Cover image for Trinity
Title:
Trinity
ISBN:
9780062851963

9781472154033

9780062851970
Personal Author:
Edition:
First edition.
Publication Information:
New York, NY : Ecco, an imprint of HarperCollins Publishers, [2018]
Physical Description:
324 pages ; 22 cm
Summary:
"From the acclaimed author of Speak comes a kaleidoscopic novel about Robert Oppenheimer--father of the atomic bomb--as told by seven fictional characters J. Robert Oppenheimer was a brilliant scientist, a champion of liberal causes, and a complex and often contradictory character. He loyally protected his Communist friends, only to later betray them under questioning. He repeatedly lied about love affairs. And he defended the use of the atomic bomb he helped create, before ultimately lobbying against nuclear proliferation. Through narratives that cross time and space, a set of characters bears witness to the life of Oppenheimer, from a secret service agent who tailed him in San Francisco, to the young lover of a colleague in Los Alamos, to a woman fleeing McCarthyism who knew him on St. John. As these men and women fall into the orbit of a brilliant but mercurial mind at work, all consider his complicated legacy while also uncovering deep and often unsettling truths about their own lives. In this stunning, elliptical novel, Louisa Hall has crafted a breathtaking and explosive story about the ability of the human mind to believe what it wants, about public and private tragedy, and about power and guilt. Blending science with literature and fiction with biography, Trinity asks searing questions about what it means to truly know someone, and about the secrets we keep from the world and from ourselves"-- Provided by publisher.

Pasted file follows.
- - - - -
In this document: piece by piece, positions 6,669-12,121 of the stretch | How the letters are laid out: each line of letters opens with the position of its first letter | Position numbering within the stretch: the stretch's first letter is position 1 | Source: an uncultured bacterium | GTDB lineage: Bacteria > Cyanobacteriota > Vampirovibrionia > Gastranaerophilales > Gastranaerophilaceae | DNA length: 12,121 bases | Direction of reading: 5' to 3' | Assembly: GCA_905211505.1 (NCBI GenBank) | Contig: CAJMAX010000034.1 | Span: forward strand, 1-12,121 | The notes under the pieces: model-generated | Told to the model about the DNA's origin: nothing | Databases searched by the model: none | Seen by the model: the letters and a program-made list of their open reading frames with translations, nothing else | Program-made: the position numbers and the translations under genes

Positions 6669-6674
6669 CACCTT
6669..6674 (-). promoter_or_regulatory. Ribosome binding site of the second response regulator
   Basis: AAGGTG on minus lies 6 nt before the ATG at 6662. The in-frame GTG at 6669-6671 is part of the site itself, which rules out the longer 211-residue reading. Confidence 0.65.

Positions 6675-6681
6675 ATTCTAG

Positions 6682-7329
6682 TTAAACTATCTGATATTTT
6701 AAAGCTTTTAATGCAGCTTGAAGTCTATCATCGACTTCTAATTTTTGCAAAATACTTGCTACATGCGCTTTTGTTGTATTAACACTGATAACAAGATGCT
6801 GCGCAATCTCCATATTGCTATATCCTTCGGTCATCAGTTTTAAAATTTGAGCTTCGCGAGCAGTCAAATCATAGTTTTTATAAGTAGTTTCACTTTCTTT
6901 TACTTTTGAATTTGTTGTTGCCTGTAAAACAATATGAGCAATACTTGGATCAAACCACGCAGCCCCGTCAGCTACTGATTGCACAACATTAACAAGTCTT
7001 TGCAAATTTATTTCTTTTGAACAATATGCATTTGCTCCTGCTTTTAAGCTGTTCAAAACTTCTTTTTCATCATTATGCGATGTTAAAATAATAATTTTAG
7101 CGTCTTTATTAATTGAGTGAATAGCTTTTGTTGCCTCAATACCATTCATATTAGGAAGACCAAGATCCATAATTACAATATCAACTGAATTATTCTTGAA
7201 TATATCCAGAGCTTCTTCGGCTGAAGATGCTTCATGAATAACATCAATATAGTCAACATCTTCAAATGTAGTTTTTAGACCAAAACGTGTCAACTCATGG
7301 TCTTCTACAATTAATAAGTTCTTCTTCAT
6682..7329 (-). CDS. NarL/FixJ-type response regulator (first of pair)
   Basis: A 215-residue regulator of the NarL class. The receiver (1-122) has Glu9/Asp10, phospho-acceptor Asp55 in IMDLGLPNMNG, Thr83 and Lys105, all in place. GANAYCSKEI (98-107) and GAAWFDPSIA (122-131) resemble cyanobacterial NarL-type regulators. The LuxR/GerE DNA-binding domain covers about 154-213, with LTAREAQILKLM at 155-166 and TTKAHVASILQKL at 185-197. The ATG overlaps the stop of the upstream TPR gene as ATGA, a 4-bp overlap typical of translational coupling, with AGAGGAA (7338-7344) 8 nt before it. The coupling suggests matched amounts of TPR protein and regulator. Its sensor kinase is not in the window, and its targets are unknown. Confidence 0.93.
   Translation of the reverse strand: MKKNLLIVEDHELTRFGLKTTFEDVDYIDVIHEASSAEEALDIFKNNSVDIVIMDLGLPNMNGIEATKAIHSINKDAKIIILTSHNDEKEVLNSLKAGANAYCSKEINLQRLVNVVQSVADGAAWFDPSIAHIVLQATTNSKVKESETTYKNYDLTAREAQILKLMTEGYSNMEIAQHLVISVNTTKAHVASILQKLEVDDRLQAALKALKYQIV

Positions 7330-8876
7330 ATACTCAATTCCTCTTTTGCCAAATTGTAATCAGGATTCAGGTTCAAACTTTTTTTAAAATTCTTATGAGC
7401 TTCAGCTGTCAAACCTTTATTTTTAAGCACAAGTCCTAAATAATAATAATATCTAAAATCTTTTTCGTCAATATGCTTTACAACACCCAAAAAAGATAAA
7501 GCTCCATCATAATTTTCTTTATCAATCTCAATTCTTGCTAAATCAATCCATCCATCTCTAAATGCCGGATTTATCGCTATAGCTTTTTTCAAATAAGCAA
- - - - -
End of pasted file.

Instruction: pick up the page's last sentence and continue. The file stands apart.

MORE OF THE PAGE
"From the acclaimed author of Speak comes a kaleidoscopic novel about Robert Oppenheimer--father of the atomic bomb--as told by seven fictional characters"-- Provided by publisher.
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Summary

Summary

From the acclaimed author of Speak comes a kaleidoscopic novel about Robert Oppenheimer--father of the atomic bomb--as told by seven fictional characters

J. Robert Oppenheimer was a brilliant scientist, a champion of liberal causes, and a complex and often contradictory character. He loyally protected his Communist friends, only to later betray them under questioning. He repeatedly lied about love affairs. And he defended the use of the atomic bomb he helped create, before ultimately lobbying against nuclear proliferation.